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Plone and jQuery Tools

Posted by Steve McMahon at Jun 08, 2010 10:00 PM |
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Plone 4 uses the ultra-lightweight jQuery Tools set for basic UI. Here's why we chose it.
Plone and jQuery Tools

Popup form to add a new user

The two most obvious cosmetic changes to Plone 4 are its clean and modern theme, Sunburst, and the addition of popup forms for AJAX modal dialog functions like login, contact form, user addition and history views. (This is, of course, literally the surface of the great new feature set for Plone 4. See the roadmap for a quick view of the change set.)

Behind the slick popup overlays is a gem of JavaScript programming, the ultra-lightweight jQuery Tools UI library from the same folks who created FlowPlayer. jQuery Tools takes care of overlays and tabs in Plone 4, and we've also included in Plone 4 the tools' tooltip and scrollable libraries. And, there's some Plone-specific code that allows us to turn a form page into an AJAX overlay with just a few lines of JavaScript. This is built into Plone 4, and may be added to Plone 3 by installing the plone.app.jquerytools package.

The key jQuery Tools components will add an amazingly small 4kb of weight to the basic Plone page download. For logged in users, the average page size will sometimes be smaller than before, since we took advantage of the overlay facility to separate out page history into an AJAX popup. (For which, we also got an impressive improvement in page rendering speed. The rememberance of things past turns out to be computationally expensive.)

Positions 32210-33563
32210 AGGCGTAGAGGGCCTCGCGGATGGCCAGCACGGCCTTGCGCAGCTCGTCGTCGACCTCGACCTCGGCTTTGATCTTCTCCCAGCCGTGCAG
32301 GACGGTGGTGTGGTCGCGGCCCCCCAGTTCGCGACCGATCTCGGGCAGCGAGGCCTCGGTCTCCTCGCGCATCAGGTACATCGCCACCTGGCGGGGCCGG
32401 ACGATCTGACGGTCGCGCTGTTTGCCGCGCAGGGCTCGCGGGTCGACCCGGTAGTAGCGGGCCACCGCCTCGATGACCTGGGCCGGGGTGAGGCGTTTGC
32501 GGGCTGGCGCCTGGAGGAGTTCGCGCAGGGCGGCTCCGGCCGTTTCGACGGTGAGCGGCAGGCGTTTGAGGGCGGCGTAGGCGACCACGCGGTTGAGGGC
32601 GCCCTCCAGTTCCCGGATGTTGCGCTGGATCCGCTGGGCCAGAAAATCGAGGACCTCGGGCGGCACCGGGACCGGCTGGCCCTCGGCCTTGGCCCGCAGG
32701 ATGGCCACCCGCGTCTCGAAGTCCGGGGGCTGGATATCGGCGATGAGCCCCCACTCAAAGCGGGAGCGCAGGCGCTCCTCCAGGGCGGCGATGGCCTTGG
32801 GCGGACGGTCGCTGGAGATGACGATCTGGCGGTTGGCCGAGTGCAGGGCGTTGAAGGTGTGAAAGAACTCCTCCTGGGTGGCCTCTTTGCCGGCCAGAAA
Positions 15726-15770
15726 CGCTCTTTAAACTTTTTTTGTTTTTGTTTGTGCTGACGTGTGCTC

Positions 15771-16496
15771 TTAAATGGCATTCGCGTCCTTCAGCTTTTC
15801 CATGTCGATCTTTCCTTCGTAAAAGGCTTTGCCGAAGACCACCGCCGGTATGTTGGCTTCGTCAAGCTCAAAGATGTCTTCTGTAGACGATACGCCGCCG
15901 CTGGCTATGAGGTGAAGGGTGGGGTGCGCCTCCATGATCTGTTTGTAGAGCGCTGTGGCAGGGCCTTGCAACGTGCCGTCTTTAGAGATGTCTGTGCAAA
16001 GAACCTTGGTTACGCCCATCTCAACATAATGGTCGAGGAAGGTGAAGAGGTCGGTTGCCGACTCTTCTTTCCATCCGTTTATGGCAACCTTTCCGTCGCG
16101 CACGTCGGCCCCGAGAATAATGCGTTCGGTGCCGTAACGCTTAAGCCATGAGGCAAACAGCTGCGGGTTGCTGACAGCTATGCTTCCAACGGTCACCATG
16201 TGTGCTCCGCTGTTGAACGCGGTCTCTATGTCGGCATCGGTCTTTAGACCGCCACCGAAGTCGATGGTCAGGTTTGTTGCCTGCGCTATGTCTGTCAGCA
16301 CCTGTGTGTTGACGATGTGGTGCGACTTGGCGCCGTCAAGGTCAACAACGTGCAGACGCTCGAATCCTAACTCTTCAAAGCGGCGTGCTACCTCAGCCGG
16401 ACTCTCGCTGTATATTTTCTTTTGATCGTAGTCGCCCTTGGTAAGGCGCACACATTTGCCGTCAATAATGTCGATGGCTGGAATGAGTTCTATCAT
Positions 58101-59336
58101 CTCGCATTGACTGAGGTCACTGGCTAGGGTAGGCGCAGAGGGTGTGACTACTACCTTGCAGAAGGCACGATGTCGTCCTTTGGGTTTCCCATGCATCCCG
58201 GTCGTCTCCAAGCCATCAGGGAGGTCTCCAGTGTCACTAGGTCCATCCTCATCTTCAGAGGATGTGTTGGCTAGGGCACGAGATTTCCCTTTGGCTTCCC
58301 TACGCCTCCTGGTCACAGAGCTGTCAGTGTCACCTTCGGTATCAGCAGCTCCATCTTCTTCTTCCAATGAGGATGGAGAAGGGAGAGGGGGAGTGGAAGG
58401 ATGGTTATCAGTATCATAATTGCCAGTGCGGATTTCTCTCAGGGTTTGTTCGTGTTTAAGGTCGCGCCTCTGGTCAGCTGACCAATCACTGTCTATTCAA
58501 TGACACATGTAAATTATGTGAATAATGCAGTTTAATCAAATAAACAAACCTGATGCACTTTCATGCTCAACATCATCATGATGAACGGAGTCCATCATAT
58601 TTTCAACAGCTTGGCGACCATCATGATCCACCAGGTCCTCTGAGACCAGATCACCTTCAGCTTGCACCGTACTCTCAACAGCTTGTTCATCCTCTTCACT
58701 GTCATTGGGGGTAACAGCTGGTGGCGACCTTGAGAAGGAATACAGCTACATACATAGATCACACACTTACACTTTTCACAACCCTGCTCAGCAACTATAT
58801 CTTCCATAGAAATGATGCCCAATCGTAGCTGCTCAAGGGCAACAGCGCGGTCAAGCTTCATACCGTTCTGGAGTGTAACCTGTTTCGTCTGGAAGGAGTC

Despite the small size and general coolness of jQuery Tools, its addition to the base Plone package was an occasion for serious consideration and some debate. First of all, no third-party library is added to Plone's dependencies without some serious examination. Second, we know that many Plone developers have their own choices for JavaScript UI libraries, and the Framework Team didn't want to pick sides without good reason. But, we were also aware that if there wasn't any leadership on this, we'd soon end up with multiple UI libraries in commonly used add ons.

Tools, Not Policy

Candidates for our UI kit had to be jQuery-based. And, it helped that jQuery Tools is tiny (around 12kb minified and under 4kb gzipped). The small size isn't just great coding (though the code quality is excellent). It's the result of intentional minimalism. jQuery Tools isn't a framework, and it doesn't carry a design philosophy beyond being CSS-centric. For our purposes, that was great. Plone has its own user-experience philosophy and well-thought-out CSS structure. We didn't want a JS/UI kit that we'd have to code around or to which we'd have to adapt.

Why not jQuery UI?

The jQuery Project's jQuery UI library is an obvious point for comparison. I discovered at the recent jQuery Conference that many jQuery fans don't distinguish between jQuery UI and jQuery; in their minds, they are one and the same, and they don't understand why anyone would pick jQuery, but not jQuery UI.

jQuery UI is a very credible candidate if you're starting from scratch and willing to take its UI design philosophy for your own. Employing jQuery UI pretty much means that you'll be starting with its CSS theme kit as the basis of your style. Or, you'll have a lot of CSS bloat to support your jQUI visual components.

Also, JavaScript's support for object-oriented development is shaky. It's great for light-weight objects coordinated with an event-messaging system, but if you try to design like you're using class-based inheritance, you end up with big objects (code-wise). And, when you add functionality, they have to get bigger, as there's no multiple inheritance and no component architecture. jQuery UI (very much unlike jQuery) is built with this kind of structure. That's not necessarily a problem if your theming is built around jQuery UI, but I can't help but be reminded of where we ended up with Archetypes. It works, but you've got to buy into way too much to get going. Buying into way too much, in this case, means buying into a lot of CSS and JS overhead. Probably ten times as much to achieve just the basics.

And then, since the widget design philosophy is very different from that of HTML5, we might just be ripping out a lot of it not that far into the future....